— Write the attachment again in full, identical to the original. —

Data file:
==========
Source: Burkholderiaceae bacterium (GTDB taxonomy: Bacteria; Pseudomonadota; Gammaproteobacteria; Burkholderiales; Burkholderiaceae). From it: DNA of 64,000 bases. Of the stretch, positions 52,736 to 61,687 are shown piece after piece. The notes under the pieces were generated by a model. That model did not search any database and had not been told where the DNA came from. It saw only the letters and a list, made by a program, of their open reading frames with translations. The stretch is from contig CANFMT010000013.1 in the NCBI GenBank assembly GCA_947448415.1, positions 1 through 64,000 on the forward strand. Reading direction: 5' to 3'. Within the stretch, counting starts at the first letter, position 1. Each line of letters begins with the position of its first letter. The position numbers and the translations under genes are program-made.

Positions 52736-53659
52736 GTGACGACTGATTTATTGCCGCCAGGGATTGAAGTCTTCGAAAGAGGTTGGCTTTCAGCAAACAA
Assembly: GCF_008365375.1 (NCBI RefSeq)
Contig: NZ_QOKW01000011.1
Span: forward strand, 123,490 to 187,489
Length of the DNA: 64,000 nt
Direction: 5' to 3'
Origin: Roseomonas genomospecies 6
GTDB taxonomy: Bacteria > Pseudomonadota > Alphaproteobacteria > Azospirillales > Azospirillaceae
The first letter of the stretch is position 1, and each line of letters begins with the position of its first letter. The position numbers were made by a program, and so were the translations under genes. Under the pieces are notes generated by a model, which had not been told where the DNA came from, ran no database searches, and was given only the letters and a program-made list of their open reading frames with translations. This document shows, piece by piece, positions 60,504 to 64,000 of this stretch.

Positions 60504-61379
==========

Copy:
Source: Burkholderiaceae bacterium (GTDB taxonomy: Bacteria; Pseudomonadota; Gammaproteobacteria; Burkholderiales; Burkholderiaceae). From it: DNA of 64,000 bases. Of the stretch, positions 52,736 to 61,687 are shown piece after piece. The notes under the pieces were generated by a model. That model did not search any database and had not been told where the DNA came from. It saw only the letters and a list, made by a program, of their open reading frames with translations. The stretch is from contig CANFMT010000013.1 in the NCBI GenBank assembly GCA_947448415.1, positions 1 through 64,000 on the forward strand. Reading direction: 5' to 3'. Within the stretch, counting starts at the first letter, position 1. Each line of letters begins with the position of its first letter. The position numbers and the translations under genes are program-made.

Positions 52736-53659
52736 GTGACGACTGATTTATTGCCGCCAGGGATTGAAGTCTTCGAAAGAGGTTGGCTTTCAGCAAACAA
Assembly: GCF_008365375.1 (NCBI RefSeq)
Contig: NZ_QOKW01000011.1
Span: forward strand, 123,490 to 187,489
Length of the DNA: 64,000 nt
Direction: 5' to 3'
Origin: Roseomonas genomospecies 6
GTDB taxonomy: Bacteria > Pseudomonadota > Alphaproteobacteria > Azospirillales > Azospirillaceae
The first letter of the stretch is position 1, and each line of letters begins with the position of its first letter. The position numbers were made by a program, and so were the translations under genes. Under the pieces are notes generated by a model, which had not been told where the DNA came from, ran no database searches, and was given only the letters and a program-made list of their open reading frames with translations. This document shows, piece by piece, positions 60,504 to 64,000 of this stretch.

Positions 60504-61379